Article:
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News in brief: Council wins battle over ‘drastic’ listed building changes; Urban strategy team appointed for Tolworth regeneration

99 Star Street roof removal

A round-up of planning news: Tuesday 30 August, 2016

Council wins battle over ‘drastic’ listed building changes

Three defendants must pay over £93,000 following prosecution by Westminster City Council, after they removed the roof, walls, floors and chimney breasts from a grade II listed 1830s Georgian building without consent.

The court threw out the claim that Mohammed Owadally and Seema Khan did not know that the building was listed after it emerged that David Williams, their chartered structural engineer, had informed them.

Owadally and Khan bought 99 Star Street, which is in the Bayswater Conservation Area, for £1.5 million in August 2013, and carried out most of the works in November.

Despite a number of warnings issued by Westminster City Council in November and December 2013, the defendants continued to work on the property.

District Judge Coleman said that the “drastic” operation had destroyed the “historic fabric” of the building, affecting its physical stability.

Coleman added: “These are works that should not have been carried out at all without permission. They were undertaken in spite of a clear order from Westminster that all building work should stop.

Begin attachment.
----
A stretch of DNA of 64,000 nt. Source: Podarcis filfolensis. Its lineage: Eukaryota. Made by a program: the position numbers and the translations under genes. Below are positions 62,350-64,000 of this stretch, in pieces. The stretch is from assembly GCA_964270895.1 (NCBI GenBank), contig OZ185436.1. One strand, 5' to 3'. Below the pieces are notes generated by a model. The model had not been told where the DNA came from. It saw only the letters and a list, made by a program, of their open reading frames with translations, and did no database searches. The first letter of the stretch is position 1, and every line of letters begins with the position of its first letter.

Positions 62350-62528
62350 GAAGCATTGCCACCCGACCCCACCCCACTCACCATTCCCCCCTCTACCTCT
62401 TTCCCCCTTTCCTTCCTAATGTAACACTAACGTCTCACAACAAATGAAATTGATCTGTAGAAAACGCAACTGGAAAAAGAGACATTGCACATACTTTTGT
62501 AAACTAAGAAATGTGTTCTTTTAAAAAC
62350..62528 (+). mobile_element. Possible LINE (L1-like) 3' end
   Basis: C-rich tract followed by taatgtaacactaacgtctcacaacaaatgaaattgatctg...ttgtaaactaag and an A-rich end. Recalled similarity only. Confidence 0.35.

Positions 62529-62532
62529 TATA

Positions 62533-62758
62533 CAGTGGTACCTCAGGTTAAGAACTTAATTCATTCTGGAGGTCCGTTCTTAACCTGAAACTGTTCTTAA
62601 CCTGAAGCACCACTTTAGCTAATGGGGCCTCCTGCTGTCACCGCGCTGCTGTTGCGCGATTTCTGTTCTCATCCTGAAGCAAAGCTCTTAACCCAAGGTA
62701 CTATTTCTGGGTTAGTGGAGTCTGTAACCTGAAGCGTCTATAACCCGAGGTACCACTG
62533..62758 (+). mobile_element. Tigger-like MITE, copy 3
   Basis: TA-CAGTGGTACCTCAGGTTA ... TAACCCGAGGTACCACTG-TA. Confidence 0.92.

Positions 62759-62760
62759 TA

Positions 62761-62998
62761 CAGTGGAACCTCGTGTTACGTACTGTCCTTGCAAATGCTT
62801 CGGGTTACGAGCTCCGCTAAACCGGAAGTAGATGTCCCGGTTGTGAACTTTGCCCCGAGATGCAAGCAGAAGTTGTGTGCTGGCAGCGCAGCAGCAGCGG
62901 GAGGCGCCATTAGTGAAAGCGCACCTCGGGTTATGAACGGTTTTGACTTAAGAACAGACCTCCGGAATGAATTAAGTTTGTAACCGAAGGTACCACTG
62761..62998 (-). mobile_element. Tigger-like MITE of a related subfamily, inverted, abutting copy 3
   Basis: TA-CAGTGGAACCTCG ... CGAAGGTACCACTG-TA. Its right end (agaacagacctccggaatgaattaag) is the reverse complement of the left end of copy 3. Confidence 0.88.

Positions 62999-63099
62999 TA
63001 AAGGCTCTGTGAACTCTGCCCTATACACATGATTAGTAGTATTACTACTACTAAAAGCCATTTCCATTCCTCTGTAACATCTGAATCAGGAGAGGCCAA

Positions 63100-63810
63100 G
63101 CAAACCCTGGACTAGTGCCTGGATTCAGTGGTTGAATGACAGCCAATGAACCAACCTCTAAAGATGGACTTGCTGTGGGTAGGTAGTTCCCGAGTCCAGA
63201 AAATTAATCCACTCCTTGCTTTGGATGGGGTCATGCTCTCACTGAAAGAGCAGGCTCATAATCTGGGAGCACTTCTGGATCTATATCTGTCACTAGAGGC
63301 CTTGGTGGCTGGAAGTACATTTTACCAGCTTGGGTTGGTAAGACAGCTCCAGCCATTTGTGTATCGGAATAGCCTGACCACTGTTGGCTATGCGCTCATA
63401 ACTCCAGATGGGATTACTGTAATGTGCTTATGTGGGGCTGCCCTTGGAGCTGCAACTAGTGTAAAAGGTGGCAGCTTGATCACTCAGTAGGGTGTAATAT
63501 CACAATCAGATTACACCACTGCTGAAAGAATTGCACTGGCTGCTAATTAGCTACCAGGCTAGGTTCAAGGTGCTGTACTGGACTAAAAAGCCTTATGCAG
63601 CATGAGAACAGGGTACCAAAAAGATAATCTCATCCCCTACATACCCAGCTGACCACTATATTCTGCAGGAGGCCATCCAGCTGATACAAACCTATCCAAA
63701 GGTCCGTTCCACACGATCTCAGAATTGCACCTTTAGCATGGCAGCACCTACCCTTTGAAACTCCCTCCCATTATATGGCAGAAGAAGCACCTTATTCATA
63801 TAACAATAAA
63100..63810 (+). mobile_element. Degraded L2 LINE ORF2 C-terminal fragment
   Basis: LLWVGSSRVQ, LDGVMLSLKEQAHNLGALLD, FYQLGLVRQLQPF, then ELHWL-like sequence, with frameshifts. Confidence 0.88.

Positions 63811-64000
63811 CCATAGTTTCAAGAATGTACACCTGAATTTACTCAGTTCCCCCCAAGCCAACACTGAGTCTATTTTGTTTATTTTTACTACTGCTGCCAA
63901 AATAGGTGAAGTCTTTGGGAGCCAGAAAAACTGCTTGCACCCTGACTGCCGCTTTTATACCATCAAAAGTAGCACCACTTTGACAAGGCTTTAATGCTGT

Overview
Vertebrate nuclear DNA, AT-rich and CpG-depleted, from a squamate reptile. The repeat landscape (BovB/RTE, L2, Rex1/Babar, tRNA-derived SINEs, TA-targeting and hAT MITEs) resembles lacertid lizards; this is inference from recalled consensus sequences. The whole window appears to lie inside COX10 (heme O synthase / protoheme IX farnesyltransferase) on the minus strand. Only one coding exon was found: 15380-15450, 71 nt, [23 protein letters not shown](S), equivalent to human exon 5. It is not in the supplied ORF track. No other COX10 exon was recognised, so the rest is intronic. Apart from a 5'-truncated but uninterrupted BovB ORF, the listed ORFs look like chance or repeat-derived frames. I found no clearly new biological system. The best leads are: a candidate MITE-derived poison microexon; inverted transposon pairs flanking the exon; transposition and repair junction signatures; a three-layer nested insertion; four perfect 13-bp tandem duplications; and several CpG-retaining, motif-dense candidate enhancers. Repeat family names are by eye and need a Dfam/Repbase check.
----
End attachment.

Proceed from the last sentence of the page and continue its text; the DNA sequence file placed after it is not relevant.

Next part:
“That was a clear instruction, given verbally and in writing, which these defendants deliberately flouted. I do not believe that they misunderstood or misinterpreted the words used.”

Owadally and Khan were found guilty on all four matters against them relating to specific works carried out on the building. Williams was found not guilty on the first three (the District Judge saying he has sufficient doubt) but guilty on the fourth.

Peter Freeman, Westminster City Council deputy cabinet member for the built environment, said that the defendants “showed no regard for Westminster City Council’s careful stewardship and protection of our listed buildings.”